Tuesday, September 11, 2012

Calculate an Empirical CDF for a random variable

# First lets define the function. ecdf (Empirical Cumulative Distribution Function)
ecdf <- function(x, bins=100) {

  # We will sort the imput variable from smallest to largest
  x_sort = sort(x)

  # Now we will create a percentile variable that will rank x from slightly above zero to slightly below 1.
  pct =  (1:length(x)/(length(x)+1))

  # We will now ceate a number of groups equal to length(x)/bins
  grps = ceiling(pct*bins)

  # First let's create an empty vector of zeros with length = length(pct) = length(x)
  avpct = 0*pct
  # Next, let's replace avpct with the mean of pct for each group.
  for (i in 1:bins) avpct[grps==i] = mean(pct[grps==i])

  # Create a bunch of empty value to hold the CDF values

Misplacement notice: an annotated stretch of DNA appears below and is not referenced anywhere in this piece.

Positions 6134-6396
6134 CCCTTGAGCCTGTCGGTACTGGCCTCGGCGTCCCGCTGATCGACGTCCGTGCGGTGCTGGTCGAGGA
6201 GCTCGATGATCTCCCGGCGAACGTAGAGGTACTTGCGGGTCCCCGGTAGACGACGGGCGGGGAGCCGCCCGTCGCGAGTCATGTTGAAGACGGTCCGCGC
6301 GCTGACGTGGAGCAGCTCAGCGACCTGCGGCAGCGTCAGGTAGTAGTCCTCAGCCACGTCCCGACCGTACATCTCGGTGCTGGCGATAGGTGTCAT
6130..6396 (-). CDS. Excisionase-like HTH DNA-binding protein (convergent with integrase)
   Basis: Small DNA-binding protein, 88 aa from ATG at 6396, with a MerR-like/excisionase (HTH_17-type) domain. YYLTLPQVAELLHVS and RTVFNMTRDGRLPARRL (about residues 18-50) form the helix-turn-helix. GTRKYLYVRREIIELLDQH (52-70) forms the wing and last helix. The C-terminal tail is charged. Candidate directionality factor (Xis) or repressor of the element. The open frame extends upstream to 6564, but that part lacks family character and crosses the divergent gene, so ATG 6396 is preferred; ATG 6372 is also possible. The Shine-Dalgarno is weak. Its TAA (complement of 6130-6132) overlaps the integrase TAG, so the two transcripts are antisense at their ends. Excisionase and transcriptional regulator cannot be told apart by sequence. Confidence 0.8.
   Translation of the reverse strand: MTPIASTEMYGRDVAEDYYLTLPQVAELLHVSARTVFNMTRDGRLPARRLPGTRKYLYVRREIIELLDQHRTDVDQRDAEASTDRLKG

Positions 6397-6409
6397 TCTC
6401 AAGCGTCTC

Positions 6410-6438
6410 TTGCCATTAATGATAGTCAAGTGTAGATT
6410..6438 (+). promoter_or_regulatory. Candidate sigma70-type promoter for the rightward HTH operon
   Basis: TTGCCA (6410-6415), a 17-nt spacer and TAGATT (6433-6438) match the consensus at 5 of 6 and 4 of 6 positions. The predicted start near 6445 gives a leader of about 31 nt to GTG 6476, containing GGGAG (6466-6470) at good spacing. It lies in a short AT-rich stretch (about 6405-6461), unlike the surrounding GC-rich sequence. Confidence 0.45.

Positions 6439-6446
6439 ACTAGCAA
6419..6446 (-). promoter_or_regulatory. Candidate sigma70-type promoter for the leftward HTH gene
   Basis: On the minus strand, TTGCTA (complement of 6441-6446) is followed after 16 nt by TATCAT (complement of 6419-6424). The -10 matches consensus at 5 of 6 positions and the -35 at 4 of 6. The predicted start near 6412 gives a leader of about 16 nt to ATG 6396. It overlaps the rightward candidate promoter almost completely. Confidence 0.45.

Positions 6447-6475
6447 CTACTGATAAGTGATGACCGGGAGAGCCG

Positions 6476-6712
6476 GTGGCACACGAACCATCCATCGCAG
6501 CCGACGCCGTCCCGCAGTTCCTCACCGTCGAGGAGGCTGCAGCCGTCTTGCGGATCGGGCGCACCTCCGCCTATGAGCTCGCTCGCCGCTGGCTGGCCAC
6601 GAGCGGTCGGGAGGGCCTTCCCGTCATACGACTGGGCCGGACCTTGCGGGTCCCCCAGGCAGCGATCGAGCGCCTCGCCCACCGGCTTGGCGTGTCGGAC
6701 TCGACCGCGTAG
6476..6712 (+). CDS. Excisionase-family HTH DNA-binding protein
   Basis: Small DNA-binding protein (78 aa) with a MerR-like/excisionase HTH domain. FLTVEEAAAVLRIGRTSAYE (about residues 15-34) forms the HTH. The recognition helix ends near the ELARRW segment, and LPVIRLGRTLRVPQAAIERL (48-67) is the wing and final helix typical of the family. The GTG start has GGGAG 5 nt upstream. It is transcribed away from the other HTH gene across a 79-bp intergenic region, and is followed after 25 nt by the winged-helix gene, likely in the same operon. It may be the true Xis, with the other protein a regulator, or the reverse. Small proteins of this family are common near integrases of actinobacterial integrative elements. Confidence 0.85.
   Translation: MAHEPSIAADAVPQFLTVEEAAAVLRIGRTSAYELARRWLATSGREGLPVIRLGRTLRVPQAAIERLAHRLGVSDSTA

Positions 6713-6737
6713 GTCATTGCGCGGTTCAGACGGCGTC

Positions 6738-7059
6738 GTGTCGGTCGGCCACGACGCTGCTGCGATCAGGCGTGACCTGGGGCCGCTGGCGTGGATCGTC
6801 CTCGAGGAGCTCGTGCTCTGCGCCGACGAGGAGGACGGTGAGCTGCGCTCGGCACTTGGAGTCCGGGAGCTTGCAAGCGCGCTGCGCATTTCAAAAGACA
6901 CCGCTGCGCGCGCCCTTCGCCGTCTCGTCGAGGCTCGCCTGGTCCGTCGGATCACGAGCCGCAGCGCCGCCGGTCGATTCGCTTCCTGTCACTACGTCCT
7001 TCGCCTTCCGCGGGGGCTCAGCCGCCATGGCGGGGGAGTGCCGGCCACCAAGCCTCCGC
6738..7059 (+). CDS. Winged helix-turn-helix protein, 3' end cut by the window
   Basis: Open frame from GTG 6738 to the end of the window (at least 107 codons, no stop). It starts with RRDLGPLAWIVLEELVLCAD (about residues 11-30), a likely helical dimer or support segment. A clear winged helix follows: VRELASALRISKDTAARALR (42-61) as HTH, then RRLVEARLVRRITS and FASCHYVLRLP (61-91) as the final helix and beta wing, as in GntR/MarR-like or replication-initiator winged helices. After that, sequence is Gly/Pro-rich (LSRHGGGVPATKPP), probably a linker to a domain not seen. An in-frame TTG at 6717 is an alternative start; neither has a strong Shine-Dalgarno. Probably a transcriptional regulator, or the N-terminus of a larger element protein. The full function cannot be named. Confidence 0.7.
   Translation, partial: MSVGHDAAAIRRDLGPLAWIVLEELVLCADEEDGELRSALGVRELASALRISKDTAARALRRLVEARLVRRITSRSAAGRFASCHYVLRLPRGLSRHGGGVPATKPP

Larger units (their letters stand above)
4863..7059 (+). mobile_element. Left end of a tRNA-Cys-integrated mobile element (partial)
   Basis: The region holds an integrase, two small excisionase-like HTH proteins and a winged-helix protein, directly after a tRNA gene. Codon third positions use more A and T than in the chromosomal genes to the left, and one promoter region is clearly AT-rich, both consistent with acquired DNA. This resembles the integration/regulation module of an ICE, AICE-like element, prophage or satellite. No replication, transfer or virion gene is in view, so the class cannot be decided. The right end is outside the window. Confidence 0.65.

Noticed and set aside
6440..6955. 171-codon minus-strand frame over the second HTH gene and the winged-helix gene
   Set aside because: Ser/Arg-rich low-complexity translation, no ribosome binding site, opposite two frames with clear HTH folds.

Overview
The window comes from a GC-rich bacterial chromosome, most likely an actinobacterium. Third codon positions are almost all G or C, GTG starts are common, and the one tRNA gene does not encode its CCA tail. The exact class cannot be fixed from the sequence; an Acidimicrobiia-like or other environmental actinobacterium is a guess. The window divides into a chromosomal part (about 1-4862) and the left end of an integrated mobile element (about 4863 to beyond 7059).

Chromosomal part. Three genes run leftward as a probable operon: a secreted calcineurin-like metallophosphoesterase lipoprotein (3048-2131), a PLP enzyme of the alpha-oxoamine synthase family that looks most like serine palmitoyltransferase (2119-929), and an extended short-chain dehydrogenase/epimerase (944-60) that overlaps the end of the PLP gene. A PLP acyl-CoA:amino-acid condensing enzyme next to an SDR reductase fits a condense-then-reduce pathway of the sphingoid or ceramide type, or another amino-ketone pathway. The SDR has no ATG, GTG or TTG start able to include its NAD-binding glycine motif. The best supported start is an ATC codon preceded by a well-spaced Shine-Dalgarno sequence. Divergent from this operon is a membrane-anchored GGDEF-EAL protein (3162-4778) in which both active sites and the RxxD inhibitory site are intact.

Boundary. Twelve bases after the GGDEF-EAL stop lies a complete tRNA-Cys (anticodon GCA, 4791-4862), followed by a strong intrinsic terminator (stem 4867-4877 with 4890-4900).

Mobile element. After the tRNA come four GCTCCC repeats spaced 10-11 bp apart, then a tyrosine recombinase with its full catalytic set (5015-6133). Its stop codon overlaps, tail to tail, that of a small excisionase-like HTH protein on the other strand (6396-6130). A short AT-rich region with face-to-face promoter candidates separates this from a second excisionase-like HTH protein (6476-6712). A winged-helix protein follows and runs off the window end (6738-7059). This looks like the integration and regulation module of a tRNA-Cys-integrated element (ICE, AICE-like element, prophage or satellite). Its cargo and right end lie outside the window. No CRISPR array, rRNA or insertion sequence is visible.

cdf_bins = cdf_pcts = cdf_values = 1:bins

  # Now loop through each bin value
  for (i in 1:bins) {
    cdf_pcts[i] = mean(pct[grps==i])
    cdf_values[i] = mean(x_sort[grps==i])

  # Because there is no
  data.frame(bins=cdf_bins, pcts=cdf_pcts, xvar=cdf_values)


# We will first generate some data, y is 4000 normal draws divided by a uniform(.1,1.1) draw.
y <- rnorm(4000)/(runif(4000)+.1)

cdf1 = ecdf(y, 100) # Calculate an Empirical CDF for variable y with 100 bins

# We can see the ECDF is pretty steep around the mean 0.  This is because most of the observations fall between -10 and 10, yet a very few are either large (around 30) or small (around -30), forcing the x dimension to be large.
plot(cdf1$xvar, cdf1$pcts, type="l")

# In a future post I hope to use the empirical CDF information to calculate an inverse CDF that can be used to draw correlated non-normally distributed random variables.

1 comment:

  1. Haha, I just found out that R already has a ecdf function programmed up that does exactly this.


    Also, someone else already blogged a very similar post: